By Rachel Crumpler

When one calls the Columbus County Health Department, there’s an automated message narrated by Health Director Kimberly Smith.

The message presents options such as calling 911 for an emergency or entering the four-digit extension for a specific staff member. Right in the middle of the typical menu options, Smith issues a blunt and sobering truth. “The national County Health Rankings report ranks Columbus County as one of the unhealthiest counties in North Carolina for the eighth year in a row.”

Smith is upfront about what ails Columbus County. She knows that she alone can’t move her county up in the rankings, and she wants to empower her community to do their part. 

“Each and every citizen must take responsibility for their own health, set goals and work each day to achieve a healthier lifestyle,” Smith says in the message.

Since 2010, County Health Rankings have been released annually by the University of Wisconsin Population Health Institute and the Robert Wood Johnson Foundation, attracting the attention of state and local health experts.

It’s a metric of health that shows how the state of North Carolina compares to the nation, as well as how counties within North Carolina compare to each other. 

The County Health Rankings assess health behaviors, clinical care, social and economic factors and the physical environment to inform its model of community health. It uses 35 measures to help communities understand how healthy their residents are today and what will have an impact on their health in the future.

Health experts place varying significance on the County Health Rankings, but generally acknowledge they are one set of data to look at to gauge health.

“We are accustomed to seeing them,” said Beth Lovette, deputy director of the NCDHHS Division of Public Health. “They’re not perfect — nothing is — but they do put into perspective this whole piece of health we are trying to solve of where you live, play and pray makes a difference. And they do a good job of teasing that out.”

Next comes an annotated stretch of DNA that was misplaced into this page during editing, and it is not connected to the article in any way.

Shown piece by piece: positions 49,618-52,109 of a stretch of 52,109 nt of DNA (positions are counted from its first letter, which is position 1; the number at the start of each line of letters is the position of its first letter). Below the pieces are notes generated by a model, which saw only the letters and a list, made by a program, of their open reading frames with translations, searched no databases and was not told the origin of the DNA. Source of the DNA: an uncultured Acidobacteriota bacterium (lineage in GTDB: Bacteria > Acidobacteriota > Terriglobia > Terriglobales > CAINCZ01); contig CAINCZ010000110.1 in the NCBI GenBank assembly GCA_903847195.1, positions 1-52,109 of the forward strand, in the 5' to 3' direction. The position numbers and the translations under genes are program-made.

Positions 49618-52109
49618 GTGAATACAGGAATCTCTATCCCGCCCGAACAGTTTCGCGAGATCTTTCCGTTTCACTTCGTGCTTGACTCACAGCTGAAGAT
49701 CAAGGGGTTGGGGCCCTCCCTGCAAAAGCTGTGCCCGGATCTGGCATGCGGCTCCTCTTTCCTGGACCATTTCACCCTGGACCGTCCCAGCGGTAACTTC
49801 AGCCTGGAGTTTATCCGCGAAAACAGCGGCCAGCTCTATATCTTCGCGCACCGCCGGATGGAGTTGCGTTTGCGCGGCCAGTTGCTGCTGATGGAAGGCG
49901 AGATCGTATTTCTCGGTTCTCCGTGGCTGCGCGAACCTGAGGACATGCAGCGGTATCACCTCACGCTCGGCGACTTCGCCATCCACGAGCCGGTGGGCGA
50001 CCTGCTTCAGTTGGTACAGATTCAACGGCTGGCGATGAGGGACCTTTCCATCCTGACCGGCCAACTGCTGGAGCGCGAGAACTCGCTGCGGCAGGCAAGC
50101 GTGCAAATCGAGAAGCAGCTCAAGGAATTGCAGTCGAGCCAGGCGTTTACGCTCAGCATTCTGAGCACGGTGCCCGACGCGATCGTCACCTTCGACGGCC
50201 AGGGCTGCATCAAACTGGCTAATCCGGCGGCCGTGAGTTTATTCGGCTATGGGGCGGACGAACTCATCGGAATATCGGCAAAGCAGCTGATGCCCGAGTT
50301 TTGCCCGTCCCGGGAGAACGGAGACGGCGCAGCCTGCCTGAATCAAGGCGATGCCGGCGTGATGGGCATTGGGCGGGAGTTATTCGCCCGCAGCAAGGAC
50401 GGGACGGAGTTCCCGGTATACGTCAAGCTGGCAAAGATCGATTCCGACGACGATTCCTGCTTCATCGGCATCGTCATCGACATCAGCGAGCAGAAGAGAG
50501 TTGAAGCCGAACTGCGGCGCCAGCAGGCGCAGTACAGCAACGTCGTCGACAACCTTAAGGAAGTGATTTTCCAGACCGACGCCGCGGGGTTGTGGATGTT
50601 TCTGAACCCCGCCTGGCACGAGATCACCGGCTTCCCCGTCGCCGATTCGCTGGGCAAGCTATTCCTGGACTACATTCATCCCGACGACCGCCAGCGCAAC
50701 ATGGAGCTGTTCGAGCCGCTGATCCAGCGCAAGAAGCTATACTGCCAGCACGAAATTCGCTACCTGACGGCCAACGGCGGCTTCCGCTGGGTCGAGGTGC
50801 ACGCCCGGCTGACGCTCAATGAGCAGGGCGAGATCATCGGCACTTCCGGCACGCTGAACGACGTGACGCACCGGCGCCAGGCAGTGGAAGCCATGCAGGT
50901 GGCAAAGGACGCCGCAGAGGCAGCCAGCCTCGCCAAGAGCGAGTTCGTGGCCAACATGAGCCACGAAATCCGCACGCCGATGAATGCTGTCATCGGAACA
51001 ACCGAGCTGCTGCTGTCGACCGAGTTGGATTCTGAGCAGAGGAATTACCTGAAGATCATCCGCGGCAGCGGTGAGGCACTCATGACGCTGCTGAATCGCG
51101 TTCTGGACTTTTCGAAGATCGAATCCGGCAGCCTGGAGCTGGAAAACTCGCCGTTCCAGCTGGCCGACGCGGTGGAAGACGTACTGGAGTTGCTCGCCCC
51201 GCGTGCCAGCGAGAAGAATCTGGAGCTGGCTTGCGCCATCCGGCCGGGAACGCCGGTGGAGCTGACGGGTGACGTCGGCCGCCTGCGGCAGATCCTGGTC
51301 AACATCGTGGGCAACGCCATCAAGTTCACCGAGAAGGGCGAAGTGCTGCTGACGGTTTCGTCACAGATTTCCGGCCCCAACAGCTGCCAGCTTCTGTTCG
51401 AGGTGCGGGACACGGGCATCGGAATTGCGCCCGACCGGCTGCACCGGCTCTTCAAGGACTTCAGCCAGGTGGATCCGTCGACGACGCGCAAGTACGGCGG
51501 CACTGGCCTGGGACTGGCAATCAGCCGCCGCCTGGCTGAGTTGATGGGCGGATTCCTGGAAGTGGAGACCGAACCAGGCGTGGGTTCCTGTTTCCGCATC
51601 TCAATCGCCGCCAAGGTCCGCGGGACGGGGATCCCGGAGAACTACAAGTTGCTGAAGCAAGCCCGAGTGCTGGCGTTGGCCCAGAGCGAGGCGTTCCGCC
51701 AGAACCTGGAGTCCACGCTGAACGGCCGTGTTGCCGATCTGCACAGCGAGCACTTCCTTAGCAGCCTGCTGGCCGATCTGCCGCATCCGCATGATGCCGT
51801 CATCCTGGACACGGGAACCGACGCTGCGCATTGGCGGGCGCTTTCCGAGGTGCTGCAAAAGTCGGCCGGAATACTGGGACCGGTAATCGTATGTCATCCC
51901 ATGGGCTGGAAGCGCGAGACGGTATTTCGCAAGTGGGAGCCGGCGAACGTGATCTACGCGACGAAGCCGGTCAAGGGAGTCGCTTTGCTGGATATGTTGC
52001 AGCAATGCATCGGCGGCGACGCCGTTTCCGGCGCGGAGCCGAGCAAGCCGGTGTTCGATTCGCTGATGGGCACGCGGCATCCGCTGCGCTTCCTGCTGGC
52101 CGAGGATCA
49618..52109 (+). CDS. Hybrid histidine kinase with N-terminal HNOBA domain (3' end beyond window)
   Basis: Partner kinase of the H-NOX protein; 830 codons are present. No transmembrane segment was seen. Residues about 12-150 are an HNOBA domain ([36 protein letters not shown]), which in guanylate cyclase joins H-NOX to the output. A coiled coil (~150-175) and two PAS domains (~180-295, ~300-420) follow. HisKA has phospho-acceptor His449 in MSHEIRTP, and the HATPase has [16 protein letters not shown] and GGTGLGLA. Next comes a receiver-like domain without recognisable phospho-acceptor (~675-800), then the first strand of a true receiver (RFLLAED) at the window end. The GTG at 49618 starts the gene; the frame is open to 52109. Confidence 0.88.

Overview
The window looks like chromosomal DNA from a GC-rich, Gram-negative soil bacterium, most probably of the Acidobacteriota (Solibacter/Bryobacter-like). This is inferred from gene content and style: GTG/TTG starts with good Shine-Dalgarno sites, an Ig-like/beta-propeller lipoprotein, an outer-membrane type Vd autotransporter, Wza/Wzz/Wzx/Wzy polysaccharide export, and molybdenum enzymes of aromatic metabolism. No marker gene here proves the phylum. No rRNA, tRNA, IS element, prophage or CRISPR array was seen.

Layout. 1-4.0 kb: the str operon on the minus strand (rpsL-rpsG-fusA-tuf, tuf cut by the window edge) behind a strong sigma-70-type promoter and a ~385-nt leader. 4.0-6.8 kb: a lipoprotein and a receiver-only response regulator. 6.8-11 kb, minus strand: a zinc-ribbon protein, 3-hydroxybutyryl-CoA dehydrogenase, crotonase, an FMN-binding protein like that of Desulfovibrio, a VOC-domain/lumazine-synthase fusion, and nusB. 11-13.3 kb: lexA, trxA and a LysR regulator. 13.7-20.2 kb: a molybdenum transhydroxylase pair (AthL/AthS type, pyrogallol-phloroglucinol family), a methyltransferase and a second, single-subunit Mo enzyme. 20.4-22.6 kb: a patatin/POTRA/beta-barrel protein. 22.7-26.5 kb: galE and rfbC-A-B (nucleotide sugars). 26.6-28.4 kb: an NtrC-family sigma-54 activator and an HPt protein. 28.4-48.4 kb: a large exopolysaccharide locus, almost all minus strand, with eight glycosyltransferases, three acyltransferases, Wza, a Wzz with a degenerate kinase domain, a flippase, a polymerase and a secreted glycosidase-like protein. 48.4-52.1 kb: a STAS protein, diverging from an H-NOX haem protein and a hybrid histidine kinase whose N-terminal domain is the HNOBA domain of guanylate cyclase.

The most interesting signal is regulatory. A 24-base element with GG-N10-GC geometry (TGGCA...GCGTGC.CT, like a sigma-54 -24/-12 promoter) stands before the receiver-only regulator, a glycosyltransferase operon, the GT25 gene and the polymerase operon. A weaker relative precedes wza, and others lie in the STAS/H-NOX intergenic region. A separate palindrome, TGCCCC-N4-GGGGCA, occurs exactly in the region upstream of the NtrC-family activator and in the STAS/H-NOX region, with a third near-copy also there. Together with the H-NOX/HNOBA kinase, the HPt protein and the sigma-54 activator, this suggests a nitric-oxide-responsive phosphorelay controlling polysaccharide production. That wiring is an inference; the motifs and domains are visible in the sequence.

How does NC compare to the nation?

The 2022 County Health Rankings & Roadmaps state report revealed that North Carolina is slightly worse than the nation in about two-thirds of the 35 health measures ranked in the report.

North Carolina fares worse in incidences of premature death, sexually transmitted infections and access to exercise opportunities. 

Additionally, the average childcare cost burden, which is defined as the percentage of household income needed to pay for childcare, is 29 percent in North Carolina. That is four percentage points above the national average of 25 percent. Hyde County, a small coastal county with a population of 5,000, has the highest childcare cost burden at 61 percent.

North Carolina fares better than the nation in 12 measures, including fewer reported days of poor physical and mental health, a lower percentage of adults reporting excessive drinking and fewer reported violent crime offenses.

To make communities healthier, the County Health Rankings National Findings report focuses on the importance of pursuing economic security for all. It highlighted the need for North Carolina and other states to have jobs that pay a living wage, affordable and accessible childcare, equitably funded schools and no gender pay gap.